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Found 7 results

  1. Excerpt from W. J. Kennedy (1984): " Family NOSTOCERATIDAE Hyatt, 1894 [Jouaniceratidae Wright, 1952, p. 218; Bostrychoceratinae Spath, 1953, p. 16; Emperoceratinae Spath, 1953, p. 17; Hyphantoceratinae Spath, 1953, p. 16] Genus TRIDENTICERAS Wiedmann, 1962 Type species. Turrilites tridens Schlüter, 1876, p. 136, pl. 35, fig. 9; pl. 36, fig. 1; by original designation. Diagnosis. Turricone, ornamented by strong, flared ribs with three rows of tubercles, the lower two close together, and with non-tuberculate finer ribs between. Discussio
  2. Heteromorph

    T. peramplum #2

    From the album: Fauna and Flora of the Austin Group in Texas

    This Tridenticeras peramplum specimen is 2.9 cm in height, and 1.9 cm in diameter. It shows the typical three rows of tubercles on each oblique rib, except on the most mature, bottom whorl. What I can tell from my references is that this is because only the phragmocone has tubercles, and thus the bottom whorl is the living chamber.
  3. Heteromorph

    T. peramplum #1

    From the album: Fauna and Flora of the Austin Group in Texas

    This specimen is the largest of its genus in my collection, and the largest known to me in any collection. It measures about 7 cm in height, and 4.3 cm in diameter. It retains its tubercles in the most mature whorl sections that are preserved well enough to tell. The specimen is quite crushed.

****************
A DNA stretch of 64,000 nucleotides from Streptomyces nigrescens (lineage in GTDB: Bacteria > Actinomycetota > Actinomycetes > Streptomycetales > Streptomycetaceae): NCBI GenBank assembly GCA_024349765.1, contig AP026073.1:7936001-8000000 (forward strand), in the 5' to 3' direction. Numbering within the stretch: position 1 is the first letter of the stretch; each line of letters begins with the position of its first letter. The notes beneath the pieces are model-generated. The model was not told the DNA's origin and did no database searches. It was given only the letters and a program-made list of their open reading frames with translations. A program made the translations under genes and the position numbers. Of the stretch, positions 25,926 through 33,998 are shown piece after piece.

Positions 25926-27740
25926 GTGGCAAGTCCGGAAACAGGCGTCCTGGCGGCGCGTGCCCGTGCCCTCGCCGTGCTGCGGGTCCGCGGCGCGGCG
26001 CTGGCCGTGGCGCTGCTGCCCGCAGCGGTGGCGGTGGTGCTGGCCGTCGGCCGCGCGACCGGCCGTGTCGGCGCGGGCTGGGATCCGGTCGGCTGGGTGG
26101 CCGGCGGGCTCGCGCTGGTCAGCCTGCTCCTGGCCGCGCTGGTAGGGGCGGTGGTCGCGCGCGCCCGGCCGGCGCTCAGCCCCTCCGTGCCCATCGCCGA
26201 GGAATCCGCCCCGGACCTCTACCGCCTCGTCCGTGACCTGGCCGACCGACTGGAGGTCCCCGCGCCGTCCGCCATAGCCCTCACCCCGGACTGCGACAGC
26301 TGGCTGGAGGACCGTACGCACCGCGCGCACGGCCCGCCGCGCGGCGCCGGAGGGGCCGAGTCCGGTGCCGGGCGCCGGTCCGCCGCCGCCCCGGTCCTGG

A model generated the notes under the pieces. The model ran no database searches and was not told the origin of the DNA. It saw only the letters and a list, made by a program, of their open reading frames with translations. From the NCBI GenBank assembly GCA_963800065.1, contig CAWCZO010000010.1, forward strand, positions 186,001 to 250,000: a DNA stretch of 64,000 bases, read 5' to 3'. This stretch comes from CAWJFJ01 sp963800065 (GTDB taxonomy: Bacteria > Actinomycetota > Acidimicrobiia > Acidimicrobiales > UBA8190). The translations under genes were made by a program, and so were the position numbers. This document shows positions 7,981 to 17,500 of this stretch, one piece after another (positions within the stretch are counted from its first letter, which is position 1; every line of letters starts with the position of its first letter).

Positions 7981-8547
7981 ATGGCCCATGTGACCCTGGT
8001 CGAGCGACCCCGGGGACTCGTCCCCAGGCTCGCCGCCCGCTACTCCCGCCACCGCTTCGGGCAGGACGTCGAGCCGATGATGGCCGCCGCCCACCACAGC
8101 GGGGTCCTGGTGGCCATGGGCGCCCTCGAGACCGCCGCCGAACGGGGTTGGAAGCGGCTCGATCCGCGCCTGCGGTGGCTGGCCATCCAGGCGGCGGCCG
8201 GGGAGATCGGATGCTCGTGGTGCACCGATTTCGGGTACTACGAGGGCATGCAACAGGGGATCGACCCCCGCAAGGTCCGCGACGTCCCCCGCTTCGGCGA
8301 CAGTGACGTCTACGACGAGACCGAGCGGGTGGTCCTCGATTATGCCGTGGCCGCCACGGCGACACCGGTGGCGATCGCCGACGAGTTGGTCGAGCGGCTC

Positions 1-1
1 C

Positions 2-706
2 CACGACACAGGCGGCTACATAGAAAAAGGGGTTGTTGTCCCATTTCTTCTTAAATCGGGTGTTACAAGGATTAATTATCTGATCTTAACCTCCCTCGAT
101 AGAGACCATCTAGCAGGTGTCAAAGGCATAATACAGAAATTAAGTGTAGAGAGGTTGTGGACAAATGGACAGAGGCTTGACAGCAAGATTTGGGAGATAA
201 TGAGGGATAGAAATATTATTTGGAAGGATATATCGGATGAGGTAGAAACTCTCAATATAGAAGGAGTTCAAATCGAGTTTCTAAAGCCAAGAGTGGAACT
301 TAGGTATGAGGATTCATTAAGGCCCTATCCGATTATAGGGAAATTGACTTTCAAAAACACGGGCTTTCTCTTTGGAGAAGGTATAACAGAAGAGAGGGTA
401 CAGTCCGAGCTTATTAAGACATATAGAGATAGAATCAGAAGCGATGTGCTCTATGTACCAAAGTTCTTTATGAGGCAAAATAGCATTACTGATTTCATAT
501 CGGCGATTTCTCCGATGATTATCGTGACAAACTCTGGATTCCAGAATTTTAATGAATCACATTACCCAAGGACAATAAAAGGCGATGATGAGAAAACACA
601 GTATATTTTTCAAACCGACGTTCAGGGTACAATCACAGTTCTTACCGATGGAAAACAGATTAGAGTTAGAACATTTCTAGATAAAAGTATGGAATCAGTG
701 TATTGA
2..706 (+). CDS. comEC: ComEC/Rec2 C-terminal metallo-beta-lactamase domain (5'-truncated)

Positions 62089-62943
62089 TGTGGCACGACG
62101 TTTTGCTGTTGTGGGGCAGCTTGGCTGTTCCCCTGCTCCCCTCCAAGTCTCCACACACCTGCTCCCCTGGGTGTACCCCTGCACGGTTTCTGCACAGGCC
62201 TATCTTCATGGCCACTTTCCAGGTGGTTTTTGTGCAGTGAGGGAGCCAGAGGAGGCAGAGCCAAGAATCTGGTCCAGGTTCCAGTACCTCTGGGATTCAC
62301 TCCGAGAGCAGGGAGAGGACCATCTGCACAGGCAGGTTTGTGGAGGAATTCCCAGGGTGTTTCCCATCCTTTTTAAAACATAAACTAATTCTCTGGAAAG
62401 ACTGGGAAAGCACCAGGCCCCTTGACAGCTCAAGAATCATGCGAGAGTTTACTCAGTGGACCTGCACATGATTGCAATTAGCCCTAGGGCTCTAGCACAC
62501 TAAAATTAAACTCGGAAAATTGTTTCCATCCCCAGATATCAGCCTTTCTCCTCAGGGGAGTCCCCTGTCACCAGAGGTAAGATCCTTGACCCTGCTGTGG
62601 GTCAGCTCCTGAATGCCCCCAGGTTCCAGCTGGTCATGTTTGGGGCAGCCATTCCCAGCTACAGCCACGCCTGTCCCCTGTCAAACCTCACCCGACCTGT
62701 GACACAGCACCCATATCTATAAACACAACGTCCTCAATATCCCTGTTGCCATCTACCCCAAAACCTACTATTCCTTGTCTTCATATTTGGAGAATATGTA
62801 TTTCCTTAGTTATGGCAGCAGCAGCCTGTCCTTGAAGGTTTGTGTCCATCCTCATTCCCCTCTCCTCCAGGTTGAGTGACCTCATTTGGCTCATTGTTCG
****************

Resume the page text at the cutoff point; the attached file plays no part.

4. Heteromorph

    T. peramplum #1

    From the album: Fauna and Flora of the Austin Group in Texas

    This specimen is the largest of its genus in my collection, and the largest known to me in any collection. It measures about 7 cm in height, and 4.3 cm in diameter. It retains its tubercles in the most mature whorl sections that are preserved well enough to tell.
  5. At a site where I have been finding heteromorphs, I have recently come across some vertebrate material. So far I have only found three vertebrate specimens; one bone fragment and two fish scales. I am hoping to get some information on their affinities. I am most interested in the fish scales, since it seems they would be the most easily identified. The site is in North Texas, the Austin Chalk group, Atco formation, upper Coniacian stage. For biostratigraphic reference, at this same site I have also found the ammonites Protexanites planatus, Phlycticrioceras trinodosum, Tridenticer
  6. Heteromorph

    A Murder of Tridenticeras

    On Friday my mother and I went to the same rock pile where she found this as of yet unidentified heteromorph ammonite exactly 5 weeks prior. We had been there multiple times since she found it but every trip was a bust because we had surface picked it as much as we could the first time. But within the last few days the pile had been turned up again when part of it was used to level a flat surface to pour a driveway. Because this site is so rich in rare heteromorphs I decided that it would be wise to hunt around it again. It had indeed been rejuvenated and the hunt was an hour well spent!
  7. I have a Tridenticeras peramplum ammonite steinkern from the Austin Chalk that has part of it incrusted with algae/moss from sitting in a small creek where I found it. What would be recommended to clean moss off of chalk fossils, not just ammonites? What ever the method that is recommended I would first try it out on a fossil-less chunk of chalk to make sure that the process wouldn’t be detrimental to the matrix. I also don’t want to scratch the fossil by scrubbing it with something overly abrasive since the matrix weakens when wet. I usually use a soft bristled toothbrush for cleaning dirt of
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